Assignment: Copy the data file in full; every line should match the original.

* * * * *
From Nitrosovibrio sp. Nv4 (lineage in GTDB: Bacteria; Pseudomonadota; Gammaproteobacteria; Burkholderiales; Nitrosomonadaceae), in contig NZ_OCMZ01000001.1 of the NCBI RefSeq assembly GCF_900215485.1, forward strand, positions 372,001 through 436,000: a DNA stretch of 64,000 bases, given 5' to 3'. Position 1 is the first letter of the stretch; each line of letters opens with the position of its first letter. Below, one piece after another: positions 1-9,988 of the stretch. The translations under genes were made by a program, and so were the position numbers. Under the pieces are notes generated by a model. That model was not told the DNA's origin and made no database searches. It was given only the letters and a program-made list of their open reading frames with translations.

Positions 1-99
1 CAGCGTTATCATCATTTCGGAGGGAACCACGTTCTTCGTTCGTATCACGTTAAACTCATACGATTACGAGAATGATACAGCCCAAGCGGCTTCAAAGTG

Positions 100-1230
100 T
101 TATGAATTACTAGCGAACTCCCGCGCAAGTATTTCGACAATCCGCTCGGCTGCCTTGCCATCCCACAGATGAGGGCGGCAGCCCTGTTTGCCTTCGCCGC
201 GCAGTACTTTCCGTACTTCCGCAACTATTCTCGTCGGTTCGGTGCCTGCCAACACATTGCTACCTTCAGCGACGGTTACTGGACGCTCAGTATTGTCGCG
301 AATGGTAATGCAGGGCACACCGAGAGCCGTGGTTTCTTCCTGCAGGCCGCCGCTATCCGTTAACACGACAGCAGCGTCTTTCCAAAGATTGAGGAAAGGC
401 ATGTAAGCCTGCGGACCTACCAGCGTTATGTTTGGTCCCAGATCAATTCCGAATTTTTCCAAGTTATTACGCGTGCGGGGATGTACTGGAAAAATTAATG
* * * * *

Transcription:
From Nitrosovibrio sp. Nv4 (lineage in GTDB: Bacteria; Pseudomonadota; Gammaproteobacteria; Burkholderiales; Nitrosomonadaceae), in contig NZ_OCMZ01000001.1 of the NCBI RefSeq assembly GCF_900215485.1, forward strand, positions 372,001 through 436,000: a DNA stretch of 64,000 bases, given 5' to 3'. Position 1 is the first letter of the stretch; each line of letters opens with the position of its first letter. Below, one piece after another: positions 1-9,988 of the stretch. The translations under genes were made by a program, and so were the position numbers. Under the pieces are notes generated by a model. That model was not told the DNA's origin and made no database searches. It was given only the letters and a program-made list of their open reading frames with translations.

Positions 1-99
1 CAGCGTTATCATCATTTCGGAGGGAACCACGTTCTTCGTTCGTATCACGTTAAACTCATACGATTACGAGAATGATACAGCCCAAGCGGCTTCAAAGTG

Positions 100-1230
100 T
101 TATGAATTACTAGCGAACTCCCGCGCAAGTATTTCGACAATCCGCTCGGCTGCCTTGCCATCCCACAGATGAGGGCGGCAGCCCTGTTTGCCTTCGCCGC
201 GCAGTACTTTCCGTACTTCCGCAACTATTCTCGTCGGTTCGGTGCCTGCCAACACATTGCTACCTTCAGCGACGGTTACTGGACGCTCAGTATTGTCGCG
301 AATGGTAATGCAGGGCACACCGAGAGCCGTGGTTTCTTCCTGCAGGCCGCCGCTATCCGTTAACACGACAGCAGCGTCTTTCCAAAGATTGAGGAAAGGC
401 ATGTAAGCCTGCGGACCTACCAGCGTTATGTTTGGTCCCAGATCAATTCCGAATTTTTCCAAGTTATTACGCGTGCGGGGATGTACTGGAAAAATTAATG